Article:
Lieutenant Colonel Pedro Arraya and the squads Santa Victoria and American Dragoons went to Chayanta, where they also swore independence.

In Vallegrande, the Second Battalion of the Regiment Fernando VII (with 200 men) also rebelled, deposing Brigadier General Francisco Javier Aguilera on 26 January. Colonel José Manuel Mercado occupied Santa Cruz de la Sierra on 14 February. Mojos and Chiquitos joined in the rebellion. As a consequence of these actions, Olañeta abandoned La Paz on 22 January, heading for Potosí.

On 29 January 1825, General José Miguel Lanza (coming from nearby rural zones known as the Republiqueta de Ayopaya) took the city of La Paz and declared the independence of the provinces of Upper Peru. Lanza was named the first president of Upper Peru. On 6 February, Field Marshal Sucre - at the head of the Liberation Army - crossed the Desaguadero River, which was the border with Peru, and entered La Paz the next day.

In Chuquisaca, the "Dragones de la Frontera" Battalion of Colonel Francisco López declared for the independents on 22 February and swore independence.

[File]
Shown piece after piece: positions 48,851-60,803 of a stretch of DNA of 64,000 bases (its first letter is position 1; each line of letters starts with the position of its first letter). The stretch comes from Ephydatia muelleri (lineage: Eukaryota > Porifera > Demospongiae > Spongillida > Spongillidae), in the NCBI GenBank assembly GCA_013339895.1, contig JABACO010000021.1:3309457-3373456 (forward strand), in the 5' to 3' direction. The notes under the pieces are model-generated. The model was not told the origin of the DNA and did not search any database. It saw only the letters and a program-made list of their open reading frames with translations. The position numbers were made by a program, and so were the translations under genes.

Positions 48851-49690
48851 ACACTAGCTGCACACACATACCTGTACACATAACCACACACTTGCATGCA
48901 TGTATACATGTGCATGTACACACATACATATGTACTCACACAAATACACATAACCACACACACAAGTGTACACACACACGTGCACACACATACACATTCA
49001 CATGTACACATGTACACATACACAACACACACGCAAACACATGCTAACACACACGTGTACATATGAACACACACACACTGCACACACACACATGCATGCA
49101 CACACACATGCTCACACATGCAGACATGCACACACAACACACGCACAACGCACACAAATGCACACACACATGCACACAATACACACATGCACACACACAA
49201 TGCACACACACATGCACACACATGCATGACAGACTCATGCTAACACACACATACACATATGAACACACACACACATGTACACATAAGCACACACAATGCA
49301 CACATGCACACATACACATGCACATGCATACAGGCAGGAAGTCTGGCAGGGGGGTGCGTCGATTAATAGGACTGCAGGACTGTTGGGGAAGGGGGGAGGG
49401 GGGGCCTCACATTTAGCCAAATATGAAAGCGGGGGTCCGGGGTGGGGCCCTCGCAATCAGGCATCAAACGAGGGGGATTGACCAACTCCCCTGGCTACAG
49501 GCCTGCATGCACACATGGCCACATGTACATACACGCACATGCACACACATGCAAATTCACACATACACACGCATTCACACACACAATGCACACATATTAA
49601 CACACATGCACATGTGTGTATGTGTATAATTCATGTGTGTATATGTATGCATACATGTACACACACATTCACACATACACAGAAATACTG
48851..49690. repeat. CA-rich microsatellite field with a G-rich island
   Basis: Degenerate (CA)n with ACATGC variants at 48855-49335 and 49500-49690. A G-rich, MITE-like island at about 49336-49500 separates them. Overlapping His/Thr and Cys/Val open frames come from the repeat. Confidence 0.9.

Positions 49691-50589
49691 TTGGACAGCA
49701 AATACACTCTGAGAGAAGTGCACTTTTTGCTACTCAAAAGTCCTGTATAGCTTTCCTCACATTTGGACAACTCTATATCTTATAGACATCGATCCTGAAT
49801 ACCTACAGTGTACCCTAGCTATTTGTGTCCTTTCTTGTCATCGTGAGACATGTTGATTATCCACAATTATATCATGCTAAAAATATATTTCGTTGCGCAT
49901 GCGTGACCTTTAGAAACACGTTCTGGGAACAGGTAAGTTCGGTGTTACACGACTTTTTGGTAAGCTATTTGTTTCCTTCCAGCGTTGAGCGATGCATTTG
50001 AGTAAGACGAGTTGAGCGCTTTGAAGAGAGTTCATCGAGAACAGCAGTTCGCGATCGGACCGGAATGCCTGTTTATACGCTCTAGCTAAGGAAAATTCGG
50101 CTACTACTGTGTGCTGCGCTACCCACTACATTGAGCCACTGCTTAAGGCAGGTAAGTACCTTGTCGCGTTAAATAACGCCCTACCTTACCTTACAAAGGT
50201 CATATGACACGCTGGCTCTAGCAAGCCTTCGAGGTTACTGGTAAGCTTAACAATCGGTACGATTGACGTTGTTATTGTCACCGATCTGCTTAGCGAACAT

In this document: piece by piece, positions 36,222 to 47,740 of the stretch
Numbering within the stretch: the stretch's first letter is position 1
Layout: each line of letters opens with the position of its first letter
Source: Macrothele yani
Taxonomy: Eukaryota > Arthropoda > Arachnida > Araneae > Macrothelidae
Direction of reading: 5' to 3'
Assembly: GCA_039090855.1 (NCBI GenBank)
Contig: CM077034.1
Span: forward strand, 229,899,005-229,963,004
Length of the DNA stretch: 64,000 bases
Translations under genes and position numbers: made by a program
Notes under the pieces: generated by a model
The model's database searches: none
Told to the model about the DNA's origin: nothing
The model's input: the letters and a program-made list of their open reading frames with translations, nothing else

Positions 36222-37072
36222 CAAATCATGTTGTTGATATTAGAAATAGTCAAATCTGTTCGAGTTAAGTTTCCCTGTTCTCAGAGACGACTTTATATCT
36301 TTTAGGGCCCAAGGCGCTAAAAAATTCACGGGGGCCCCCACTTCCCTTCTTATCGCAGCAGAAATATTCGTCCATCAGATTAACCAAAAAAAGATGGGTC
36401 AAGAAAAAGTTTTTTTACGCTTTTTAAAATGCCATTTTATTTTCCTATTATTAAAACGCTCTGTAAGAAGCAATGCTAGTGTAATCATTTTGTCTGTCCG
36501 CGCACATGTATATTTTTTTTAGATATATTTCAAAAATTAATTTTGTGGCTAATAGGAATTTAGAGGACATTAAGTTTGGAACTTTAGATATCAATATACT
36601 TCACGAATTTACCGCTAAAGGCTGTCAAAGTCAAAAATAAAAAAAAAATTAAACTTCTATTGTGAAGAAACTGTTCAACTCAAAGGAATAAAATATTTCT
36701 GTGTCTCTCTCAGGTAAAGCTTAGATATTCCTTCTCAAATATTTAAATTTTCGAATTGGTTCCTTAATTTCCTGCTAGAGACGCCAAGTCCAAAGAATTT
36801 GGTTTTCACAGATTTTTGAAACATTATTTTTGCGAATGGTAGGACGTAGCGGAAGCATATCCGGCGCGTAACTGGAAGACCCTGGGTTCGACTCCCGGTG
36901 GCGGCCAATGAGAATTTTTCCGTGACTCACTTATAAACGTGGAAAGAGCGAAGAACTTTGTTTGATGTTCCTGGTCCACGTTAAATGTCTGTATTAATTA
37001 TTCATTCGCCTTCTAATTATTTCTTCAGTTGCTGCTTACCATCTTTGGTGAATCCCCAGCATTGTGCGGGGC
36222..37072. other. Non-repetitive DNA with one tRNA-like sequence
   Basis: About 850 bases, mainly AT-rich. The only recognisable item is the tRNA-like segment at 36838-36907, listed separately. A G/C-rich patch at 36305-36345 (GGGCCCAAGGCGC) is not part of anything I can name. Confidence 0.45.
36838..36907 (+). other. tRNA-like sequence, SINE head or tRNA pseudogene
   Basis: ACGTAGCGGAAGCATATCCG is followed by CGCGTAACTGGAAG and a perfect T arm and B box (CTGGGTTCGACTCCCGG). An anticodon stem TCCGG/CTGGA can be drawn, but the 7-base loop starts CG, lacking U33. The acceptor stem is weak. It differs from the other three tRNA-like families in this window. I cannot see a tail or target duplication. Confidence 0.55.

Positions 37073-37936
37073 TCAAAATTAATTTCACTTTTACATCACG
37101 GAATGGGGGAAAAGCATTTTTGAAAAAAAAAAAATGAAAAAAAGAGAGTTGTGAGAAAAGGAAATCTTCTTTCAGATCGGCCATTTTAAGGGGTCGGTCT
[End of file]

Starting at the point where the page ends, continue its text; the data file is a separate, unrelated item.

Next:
General Olañeta remained in Potosí, where he received the "Unión" Battalion which had proceeded from Puno at the command of Colonel José María Valdez. Olañeta called a "council of war", which agreed to continue the resistance. Olañeta placed his troops in the fort of Cotagaita with the Cazadores Battalion and the "Chichas" under the command of Medinacelli al Tumusla. Valdez and the rest of the Union Infantry Regiment were sent to Chuquisaca, and he marched to Vitichi with 60,000 coins of gold from the Potosí Treasury. Olañeta abandoned Potosí on 28 March, just before the independent vanguard entered under the command of Arralla.[2]